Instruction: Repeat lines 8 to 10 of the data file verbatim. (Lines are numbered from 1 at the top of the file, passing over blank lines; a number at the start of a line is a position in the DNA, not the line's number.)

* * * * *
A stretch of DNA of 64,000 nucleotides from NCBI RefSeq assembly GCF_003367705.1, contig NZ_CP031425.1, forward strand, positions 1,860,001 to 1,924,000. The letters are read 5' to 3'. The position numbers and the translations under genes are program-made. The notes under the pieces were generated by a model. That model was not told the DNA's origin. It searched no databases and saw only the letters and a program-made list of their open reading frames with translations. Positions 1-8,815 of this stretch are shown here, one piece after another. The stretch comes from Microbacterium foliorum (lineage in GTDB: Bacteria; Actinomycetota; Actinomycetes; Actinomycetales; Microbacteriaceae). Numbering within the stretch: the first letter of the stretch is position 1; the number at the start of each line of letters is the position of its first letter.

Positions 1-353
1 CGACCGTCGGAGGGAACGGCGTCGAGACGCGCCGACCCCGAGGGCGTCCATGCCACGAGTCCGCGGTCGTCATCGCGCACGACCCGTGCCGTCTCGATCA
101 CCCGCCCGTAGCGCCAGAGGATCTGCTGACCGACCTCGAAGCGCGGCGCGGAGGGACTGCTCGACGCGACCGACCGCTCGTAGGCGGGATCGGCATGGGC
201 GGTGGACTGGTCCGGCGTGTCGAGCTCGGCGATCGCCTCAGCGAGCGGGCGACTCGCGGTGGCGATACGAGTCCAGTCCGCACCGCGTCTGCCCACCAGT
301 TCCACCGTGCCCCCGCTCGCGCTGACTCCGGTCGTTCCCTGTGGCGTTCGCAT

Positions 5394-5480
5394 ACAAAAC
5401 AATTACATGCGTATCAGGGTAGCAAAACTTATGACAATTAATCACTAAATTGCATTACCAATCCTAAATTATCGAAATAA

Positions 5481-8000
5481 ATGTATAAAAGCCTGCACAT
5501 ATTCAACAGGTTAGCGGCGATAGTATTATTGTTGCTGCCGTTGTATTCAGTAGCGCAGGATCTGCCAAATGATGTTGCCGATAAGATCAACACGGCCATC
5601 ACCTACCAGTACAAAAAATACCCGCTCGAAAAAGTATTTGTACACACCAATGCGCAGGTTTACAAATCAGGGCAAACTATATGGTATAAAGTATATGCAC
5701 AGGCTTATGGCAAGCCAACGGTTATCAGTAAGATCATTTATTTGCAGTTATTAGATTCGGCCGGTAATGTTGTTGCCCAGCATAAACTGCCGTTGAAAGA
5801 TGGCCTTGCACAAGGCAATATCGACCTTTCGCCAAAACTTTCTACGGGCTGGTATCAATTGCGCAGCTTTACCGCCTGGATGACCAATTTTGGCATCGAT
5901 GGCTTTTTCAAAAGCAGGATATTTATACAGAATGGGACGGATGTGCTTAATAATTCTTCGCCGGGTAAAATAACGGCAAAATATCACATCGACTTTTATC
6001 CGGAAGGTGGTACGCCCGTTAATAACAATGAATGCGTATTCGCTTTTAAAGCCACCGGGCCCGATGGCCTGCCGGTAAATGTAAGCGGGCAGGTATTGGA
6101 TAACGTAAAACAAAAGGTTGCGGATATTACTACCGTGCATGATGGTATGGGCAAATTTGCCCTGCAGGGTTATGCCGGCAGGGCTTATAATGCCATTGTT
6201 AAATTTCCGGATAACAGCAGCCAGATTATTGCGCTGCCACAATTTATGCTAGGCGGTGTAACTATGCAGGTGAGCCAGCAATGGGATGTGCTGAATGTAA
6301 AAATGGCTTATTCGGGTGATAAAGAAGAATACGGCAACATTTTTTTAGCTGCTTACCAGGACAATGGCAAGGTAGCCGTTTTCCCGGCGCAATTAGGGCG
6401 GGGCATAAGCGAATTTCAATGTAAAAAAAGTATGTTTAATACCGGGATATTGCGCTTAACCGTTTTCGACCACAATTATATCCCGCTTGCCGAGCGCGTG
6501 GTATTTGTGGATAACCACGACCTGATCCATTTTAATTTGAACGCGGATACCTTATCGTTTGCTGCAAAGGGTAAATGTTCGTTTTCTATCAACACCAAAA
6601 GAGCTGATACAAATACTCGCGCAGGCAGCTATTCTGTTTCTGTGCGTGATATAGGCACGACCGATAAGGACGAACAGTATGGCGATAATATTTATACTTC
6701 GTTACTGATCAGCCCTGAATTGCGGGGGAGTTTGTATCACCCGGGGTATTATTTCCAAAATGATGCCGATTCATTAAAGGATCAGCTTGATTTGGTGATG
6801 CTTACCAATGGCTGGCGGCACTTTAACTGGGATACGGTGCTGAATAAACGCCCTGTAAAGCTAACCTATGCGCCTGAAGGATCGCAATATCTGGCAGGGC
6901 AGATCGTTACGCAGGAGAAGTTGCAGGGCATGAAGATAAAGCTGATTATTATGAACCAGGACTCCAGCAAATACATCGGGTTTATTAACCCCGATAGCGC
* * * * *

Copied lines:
5394 ACAAAAC
5401 AATTACATGCGTATCAGGGTAGCAAAACTTATGACAATTAATCACTAAATTGCATTACCAATCCTAAATTATCGAAATAA

Positions 5481-8000